Before I left on my trip to the US, I searched our bookcases for a copy of Bill Bryson’s A Walk in the Woods. I was so certain I owned it. I read it years ago, but vividly remembered his descriptions of hiking the Appalachian Trail with his friend Stephen Katz. Their heavy packs, their attempts to get rid of annoying fellow hiker Mary Ellen, being caught out in extreme weather. But the book was nowhere to be found. I must have borrowed it at the time, or lent it out and forgotten about it.
I wanted to re-read it because right in the middle of my ten-day holiday I had set aside two days to drive myself from New York City to Washington DC by way of the Appalachian Trail. I’d planned some day hikes on the AT or sidetrails, and I was looking forward to reading Bryson’s snarky descriptions of the areas. Luckily, the day before I left NYC, I walked into the Strand Bookstore, and there it was, on one of the display tables.
Now armed with A Walk in the Woods, I started my own walks in the woods. The first hike was a short one. I found Pine Grove Furnace State Park early in the morning, and parked in the almost empty parking lot at the base of Pole Steeple Trail. The only other visitor was a birdwatcher, sitting quietly on a bench overlooking the lake.
The main challenge of the short hike up to the overlook point was the sheer amount of gnats. But once I reached the cliff and walked out of the shadows of the trees, the annoying gnats were gone, and I stood in bright sunlight on a rock overlooking Cumberland Valley.
This hilly landscape is part of one of the oldest mountain ridges on Earth. The Appalachian Mountains formed more than 400 million years ago, back when Pangea was being formed and all the continents were connected. Most of the prehistoric Central Pangean Mountains became what is now the Appalachians, but they also formed the Atlas mountains in Morocco and the Scottish highlands.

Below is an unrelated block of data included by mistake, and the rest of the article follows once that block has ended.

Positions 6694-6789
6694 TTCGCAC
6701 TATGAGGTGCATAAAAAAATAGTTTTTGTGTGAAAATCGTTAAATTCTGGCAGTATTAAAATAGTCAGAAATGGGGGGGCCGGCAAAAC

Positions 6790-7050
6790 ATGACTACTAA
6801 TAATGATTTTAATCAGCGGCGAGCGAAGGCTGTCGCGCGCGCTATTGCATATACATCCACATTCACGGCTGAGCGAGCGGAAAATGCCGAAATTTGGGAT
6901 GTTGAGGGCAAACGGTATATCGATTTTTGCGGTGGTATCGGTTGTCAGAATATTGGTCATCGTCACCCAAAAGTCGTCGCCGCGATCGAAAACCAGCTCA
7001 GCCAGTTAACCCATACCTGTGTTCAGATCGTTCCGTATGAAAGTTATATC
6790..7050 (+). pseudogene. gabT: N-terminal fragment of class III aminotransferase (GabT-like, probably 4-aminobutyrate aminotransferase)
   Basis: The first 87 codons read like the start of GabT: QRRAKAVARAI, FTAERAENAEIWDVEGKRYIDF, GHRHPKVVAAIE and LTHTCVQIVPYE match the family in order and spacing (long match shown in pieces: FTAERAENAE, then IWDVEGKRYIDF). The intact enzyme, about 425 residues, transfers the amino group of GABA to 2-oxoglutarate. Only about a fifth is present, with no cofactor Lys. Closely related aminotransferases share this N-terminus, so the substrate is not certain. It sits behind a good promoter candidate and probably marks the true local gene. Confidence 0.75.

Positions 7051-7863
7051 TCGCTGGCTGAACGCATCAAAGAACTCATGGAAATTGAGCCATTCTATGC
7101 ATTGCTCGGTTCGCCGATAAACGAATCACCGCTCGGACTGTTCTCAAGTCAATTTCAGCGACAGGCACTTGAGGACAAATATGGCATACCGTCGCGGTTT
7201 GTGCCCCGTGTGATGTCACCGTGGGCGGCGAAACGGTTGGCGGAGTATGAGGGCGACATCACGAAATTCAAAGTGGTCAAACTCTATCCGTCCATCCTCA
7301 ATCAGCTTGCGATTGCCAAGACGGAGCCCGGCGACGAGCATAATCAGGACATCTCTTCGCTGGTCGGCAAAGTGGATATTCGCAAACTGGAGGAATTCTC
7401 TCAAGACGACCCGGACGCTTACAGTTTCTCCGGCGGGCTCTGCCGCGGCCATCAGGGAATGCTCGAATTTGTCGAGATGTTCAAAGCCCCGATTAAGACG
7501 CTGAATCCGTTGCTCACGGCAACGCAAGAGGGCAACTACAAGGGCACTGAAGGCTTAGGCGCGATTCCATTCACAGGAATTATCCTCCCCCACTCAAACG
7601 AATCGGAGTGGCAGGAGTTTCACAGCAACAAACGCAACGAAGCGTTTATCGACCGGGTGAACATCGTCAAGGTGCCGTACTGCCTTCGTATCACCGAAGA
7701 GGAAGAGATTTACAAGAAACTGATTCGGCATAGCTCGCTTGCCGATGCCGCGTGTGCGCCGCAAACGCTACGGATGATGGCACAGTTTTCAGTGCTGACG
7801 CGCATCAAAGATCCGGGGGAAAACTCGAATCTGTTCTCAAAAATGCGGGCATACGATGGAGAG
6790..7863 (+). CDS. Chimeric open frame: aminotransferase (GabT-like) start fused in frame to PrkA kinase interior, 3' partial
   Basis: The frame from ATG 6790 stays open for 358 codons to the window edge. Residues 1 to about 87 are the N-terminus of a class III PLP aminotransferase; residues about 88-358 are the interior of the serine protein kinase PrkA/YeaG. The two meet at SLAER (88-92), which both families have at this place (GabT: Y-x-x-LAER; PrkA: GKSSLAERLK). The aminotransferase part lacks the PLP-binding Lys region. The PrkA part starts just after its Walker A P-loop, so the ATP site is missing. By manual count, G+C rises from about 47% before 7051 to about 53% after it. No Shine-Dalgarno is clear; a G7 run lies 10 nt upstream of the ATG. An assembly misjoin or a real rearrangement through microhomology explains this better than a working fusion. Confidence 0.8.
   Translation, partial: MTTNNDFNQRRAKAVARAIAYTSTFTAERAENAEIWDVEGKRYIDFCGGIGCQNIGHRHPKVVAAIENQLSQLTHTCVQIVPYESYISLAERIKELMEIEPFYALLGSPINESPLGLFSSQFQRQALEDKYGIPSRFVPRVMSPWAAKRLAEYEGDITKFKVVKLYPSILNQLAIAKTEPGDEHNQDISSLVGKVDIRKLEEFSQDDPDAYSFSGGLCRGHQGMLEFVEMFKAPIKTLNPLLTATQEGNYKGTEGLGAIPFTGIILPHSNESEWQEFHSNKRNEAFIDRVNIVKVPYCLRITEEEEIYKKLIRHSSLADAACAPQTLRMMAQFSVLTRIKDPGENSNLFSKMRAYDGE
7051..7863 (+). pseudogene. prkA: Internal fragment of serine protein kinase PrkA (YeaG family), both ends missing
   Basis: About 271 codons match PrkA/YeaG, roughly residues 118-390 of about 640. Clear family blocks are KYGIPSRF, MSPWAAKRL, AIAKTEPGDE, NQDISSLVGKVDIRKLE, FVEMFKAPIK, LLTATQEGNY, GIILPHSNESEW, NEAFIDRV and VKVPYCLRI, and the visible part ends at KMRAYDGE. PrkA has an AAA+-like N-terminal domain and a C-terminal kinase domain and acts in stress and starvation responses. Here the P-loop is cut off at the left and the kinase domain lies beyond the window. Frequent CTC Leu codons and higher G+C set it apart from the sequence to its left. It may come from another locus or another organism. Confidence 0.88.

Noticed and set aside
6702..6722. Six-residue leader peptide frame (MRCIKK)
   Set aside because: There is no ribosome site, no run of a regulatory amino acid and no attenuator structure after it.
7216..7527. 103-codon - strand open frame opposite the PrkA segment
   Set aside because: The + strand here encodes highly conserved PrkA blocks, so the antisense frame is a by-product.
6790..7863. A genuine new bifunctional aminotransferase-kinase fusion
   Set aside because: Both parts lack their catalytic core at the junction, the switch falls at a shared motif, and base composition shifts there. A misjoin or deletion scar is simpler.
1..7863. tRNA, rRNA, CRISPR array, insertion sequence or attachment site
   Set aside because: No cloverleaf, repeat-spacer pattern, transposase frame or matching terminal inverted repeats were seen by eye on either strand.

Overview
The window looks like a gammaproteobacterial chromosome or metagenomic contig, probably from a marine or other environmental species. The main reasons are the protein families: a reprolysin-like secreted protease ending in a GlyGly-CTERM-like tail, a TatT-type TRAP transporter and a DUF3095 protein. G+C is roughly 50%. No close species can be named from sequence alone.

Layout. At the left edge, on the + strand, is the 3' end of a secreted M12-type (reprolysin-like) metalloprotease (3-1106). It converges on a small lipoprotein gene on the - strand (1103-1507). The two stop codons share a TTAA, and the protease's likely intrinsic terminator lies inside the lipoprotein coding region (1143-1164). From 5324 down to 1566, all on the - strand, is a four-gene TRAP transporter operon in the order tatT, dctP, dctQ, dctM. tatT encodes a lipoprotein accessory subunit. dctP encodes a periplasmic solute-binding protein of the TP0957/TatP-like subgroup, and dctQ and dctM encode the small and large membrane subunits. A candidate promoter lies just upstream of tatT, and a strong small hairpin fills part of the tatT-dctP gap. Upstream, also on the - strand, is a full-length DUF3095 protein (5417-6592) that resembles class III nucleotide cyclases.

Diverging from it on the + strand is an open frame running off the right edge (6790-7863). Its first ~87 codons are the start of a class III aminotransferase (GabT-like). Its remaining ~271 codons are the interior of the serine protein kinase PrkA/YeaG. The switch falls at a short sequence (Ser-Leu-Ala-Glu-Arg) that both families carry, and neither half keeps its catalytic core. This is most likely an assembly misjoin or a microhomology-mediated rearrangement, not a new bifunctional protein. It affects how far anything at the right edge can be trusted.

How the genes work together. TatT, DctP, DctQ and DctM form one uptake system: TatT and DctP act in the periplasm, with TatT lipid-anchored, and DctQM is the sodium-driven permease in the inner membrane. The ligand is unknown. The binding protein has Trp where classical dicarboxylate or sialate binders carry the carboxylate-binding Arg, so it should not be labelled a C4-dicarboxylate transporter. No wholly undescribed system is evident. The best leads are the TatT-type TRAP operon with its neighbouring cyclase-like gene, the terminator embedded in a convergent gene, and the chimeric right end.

The smooth green hills of Pennsylvania don’t look like a rugged mountainous landscape. The view wasn’t that different from what I’d seen at Algonquin Park. After so many millions of years, erosion has washed away most of the mountains, so they’re relatively easy to walk and accessible to anyone. Just as I was about to walk back to the car, two hikers of retirement age, one of whom was wearing a neck brace, joined me on Pole Steeple Trail overlook. They had just come from the nearby Appalachian trail onto this side trail to admire the view as well.
Back at the base of the trail, I drove further into Pine Grove Furnace State Park. Somewhere here was the official middle of the Appalachian Trail, but I didn’t see the signs. The Appalachian Trail museum was closed because it was a Monday just after the official season. Even the famous Pine Grove Furnace General Store, where Appalachian Trail through hikers are challenged to finish half a gallon of ice cream in one sitting, was shut for the day. Bill Bryson, on his visit to this same site described the visitor area of the park as follows: “The park had snack huts, picnic tables, and a lake with a swimming area, but all were shut and there wasn’t a soul about”. Finding the exact same scene twenty years later, on one of the hottest days of the year, made me wonder if there are ever people around. There was still one major highlight in Pine Grove Furnace State Park: the eponymous furnace.